2020 South Carolina primary
February 29, 2020

Billionaire Tom Steyer's path to the presidency ended where he hoped it would really begin.

Steyer announced Saturday night that he's dropping out of the Democratic presidential race. He had his strongest primary performance Saturday in South Carolina, where he's on pace to finish in third place behind former Vice President Joe Biden and Sen. Bernie Sanders (I-Vt.), but his aggressive campaigning in the state ultimately didn't achieve the results he was seeking.

With 86 percent of the vote in, Steyer has 11.4 percent support. "There's no question today that this campaign, we were disappointed with where we came out," he said. "But I said if I didn't see a path to winning that I'd suspend my campaign, and honestly I can't see a path where I win the presidency."

He spent more time in South Carolina than any other candidate in the hopes of chipping away at Biden's base, which included the majority of the state's African American voters, but the vice president retained the support he needed to emerge victorious. Read more at NPR and CNN. Tim O'Donnell

February 29, 2020

Former Vice President Joe Biden took what might have been a not-so-subtle shot at Sen. Bernie Sanders (I-Vt.) during his victory speech after winning the South Carolina Democratic presidential primary Saturday.

Biden's talking points mostly had to do with continuing the legacy of former President Barack Obama and defeating President Trump in November, but he also said — without mentioning Sanders or any other Democratic candidate by name — that the victory showed Democratic voters "want a nominee who's a Democrat." Sanders, of course, considers himself a democratic socialist and is technically an independent outside of his presidential runs.

The vice president also said he believes "most people don't want the promise of a revolution, they want results," another apparent dig at the senator who appears to now be his primary competitor.

Biden's speech received some praise from observers, many of whom pointed out that winning appears to be a cure-all for struggling campaigns. Tim O'Donnell

February 29, 2020

Former Vice President Joe Biden was quickly declared the South Carolina Democratic presidential primary winner even as votes continue to roll in Saturday night, and he owes his victory in large part to the state's African American voters.

More than half of South Carolina's Democratic voters this year were black, and among the demographic the vice president received a whopping 64 percent support rate. Sen. Bernie Sanders (I-Vt.) was closest at 15 percent.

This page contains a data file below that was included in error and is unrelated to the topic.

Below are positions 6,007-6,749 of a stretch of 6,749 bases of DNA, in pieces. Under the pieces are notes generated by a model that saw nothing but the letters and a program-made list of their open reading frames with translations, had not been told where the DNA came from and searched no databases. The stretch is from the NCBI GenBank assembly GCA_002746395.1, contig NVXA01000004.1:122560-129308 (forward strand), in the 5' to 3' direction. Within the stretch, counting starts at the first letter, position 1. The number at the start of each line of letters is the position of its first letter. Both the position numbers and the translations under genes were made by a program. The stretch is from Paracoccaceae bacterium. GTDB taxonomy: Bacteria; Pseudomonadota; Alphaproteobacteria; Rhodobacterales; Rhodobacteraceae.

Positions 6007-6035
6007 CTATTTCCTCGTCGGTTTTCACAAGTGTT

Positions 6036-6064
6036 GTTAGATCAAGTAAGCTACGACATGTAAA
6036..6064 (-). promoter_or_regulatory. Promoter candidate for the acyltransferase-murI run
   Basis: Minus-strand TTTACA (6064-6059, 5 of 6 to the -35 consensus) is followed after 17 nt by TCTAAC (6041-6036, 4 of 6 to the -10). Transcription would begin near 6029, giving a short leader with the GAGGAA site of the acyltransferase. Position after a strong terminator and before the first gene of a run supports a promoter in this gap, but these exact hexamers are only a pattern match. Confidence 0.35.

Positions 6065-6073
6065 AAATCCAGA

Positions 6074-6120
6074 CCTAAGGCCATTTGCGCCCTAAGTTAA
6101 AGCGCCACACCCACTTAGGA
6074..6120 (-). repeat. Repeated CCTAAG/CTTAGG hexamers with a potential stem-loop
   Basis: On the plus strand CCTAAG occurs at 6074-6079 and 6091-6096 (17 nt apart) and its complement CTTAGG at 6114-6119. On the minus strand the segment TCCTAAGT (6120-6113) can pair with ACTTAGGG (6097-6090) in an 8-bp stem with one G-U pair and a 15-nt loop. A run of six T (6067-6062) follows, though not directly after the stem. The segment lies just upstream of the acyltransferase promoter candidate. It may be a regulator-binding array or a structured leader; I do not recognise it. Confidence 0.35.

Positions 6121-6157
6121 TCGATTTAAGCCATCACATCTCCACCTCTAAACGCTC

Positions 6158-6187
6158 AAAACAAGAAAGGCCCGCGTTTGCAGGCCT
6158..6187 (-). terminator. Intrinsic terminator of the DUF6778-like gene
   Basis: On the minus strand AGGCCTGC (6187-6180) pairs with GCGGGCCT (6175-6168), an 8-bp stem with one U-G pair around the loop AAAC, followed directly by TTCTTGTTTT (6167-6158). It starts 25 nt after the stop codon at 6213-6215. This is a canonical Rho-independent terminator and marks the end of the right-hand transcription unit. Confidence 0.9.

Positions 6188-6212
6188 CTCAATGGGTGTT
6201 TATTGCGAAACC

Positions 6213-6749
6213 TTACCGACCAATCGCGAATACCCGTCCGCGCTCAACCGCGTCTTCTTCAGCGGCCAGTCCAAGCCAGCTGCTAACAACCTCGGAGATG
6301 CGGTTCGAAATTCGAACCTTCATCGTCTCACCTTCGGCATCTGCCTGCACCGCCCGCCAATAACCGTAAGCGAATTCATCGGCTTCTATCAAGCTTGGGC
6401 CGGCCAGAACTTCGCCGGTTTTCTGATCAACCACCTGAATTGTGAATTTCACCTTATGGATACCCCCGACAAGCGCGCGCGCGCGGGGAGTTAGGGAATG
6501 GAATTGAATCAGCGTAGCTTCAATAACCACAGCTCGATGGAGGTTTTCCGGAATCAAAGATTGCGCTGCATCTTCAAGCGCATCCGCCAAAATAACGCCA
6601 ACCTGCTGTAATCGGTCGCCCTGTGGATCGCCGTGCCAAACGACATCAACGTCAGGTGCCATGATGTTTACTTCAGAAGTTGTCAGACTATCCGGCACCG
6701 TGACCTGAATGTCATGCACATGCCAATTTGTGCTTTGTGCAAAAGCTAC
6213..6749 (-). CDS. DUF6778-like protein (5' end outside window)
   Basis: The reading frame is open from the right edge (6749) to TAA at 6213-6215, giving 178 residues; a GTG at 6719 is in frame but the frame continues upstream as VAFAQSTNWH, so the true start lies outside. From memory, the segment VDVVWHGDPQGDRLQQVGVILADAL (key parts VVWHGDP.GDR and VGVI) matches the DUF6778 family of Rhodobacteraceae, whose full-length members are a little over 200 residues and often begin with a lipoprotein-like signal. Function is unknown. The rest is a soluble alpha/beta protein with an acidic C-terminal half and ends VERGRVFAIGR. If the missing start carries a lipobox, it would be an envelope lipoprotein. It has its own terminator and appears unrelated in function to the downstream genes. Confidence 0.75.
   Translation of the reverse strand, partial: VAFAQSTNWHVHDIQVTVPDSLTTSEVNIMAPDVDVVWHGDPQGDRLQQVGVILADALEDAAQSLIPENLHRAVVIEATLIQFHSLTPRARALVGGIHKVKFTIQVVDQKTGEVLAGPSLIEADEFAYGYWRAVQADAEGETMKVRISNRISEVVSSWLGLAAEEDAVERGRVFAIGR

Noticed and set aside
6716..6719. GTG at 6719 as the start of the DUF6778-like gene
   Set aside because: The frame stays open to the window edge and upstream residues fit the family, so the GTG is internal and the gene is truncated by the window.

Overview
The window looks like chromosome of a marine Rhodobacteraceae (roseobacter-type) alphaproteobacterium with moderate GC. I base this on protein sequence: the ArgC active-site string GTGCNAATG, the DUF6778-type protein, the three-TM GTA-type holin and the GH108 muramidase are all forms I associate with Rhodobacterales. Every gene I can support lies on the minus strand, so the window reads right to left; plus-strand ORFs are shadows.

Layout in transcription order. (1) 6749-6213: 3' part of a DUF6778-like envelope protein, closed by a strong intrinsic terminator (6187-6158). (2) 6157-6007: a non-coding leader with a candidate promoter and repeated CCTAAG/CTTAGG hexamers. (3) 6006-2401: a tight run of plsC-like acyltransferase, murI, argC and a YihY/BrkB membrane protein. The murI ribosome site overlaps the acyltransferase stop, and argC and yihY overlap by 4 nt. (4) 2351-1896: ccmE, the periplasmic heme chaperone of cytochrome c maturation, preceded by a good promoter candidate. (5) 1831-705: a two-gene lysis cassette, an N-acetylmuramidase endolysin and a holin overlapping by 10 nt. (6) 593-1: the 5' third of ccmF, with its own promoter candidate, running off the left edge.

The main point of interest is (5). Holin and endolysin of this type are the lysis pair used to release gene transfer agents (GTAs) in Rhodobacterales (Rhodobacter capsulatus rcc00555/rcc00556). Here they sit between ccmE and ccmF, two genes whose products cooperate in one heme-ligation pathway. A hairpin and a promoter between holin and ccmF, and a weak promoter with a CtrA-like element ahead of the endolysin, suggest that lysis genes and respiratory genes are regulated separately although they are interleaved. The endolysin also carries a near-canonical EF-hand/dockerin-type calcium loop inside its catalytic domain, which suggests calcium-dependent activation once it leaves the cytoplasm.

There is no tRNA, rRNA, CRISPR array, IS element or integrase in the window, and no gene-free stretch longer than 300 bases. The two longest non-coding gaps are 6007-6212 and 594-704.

This is no surprise for Biden who — despite his struggles in the three previous early voting states — has long been counting on South Carolina's African American voters to back him Saturday.

The vice president did well in most exit poll categories, per CNN, though Sanders fared better with younger voters, as he normally does. Turnout numbers will help tell the full story.

Biden also received more votes from people who made their choice based on issues and those who are prioritizing beating Trump in November. Check out more exit poll numbers at CNN. Tim O'Donnell

February 29, 2020

It's taken former Vice President Joe Biden 33 years and three separate shots at the Democratic nomination, but he's finally won a Democratic presidential primary. Biden has been projected by multiple outlets to win Saturday's South Carolina Democratic presidential primary almost immediately after polls closed at 7 p.m. E.T.

With almost 90 percent of the votes accounted for, Biden has reeled in 48.4 percent of the electorate, well ahead of Sanders who comes in at 19.9 percent. Billionaire Tom Steyer is in third with 12 percent. Biden, so far, is the only candidate with any pledged delegates at 14.

The state was considered a crucial one for the vice president, who faded in the Iowa caucuses and New Hampshire primary before finishing a distant second to Sen. Bernie Sanders (I-Vt.) in the Nevada caucuses earlier this month. Biden's campaign considered South Carolina the candidate's firewall, so the victory looks like it will serve as a much needed boost going into Super Tuesday.

Exit polls are showing that Biden's win was reportedly strongly aided by African American voters and voters aged 45 and older.

This is a developing story and will be updated. Tim O'Donnell

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